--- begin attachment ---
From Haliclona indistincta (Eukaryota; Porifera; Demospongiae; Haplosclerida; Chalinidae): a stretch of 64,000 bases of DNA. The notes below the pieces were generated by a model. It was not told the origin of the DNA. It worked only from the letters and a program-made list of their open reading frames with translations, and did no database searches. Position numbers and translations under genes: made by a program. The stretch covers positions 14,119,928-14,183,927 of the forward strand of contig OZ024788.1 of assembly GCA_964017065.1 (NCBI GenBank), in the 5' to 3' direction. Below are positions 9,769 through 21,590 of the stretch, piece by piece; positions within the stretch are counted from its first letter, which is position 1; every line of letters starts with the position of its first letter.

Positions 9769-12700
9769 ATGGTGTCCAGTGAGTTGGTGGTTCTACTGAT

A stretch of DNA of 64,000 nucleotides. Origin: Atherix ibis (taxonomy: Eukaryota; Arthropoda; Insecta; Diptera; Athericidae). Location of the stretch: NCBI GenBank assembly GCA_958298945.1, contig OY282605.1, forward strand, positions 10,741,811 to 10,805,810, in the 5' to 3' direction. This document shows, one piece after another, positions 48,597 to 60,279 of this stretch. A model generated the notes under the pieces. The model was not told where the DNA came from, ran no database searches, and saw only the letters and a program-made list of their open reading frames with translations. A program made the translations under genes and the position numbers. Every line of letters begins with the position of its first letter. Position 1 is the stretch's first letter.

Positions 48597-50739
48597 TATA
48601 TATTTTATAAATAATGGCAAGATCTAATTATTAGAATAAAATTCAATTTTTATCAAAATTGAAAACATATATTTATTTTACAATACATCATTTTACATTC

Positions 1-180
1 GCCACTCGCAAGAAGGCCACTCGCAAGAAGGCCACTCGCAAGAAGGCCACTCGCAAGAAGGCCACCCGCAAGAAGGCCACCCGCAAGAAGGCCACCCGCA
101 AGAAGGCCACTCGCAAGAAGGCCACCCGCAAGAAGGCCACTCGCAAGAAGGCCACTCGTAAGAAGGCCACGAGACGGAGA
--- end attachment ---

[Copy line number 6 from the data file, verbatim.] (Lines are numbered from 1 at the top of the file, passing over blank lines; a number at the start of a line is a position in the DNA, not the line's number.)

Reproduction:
48597 TATA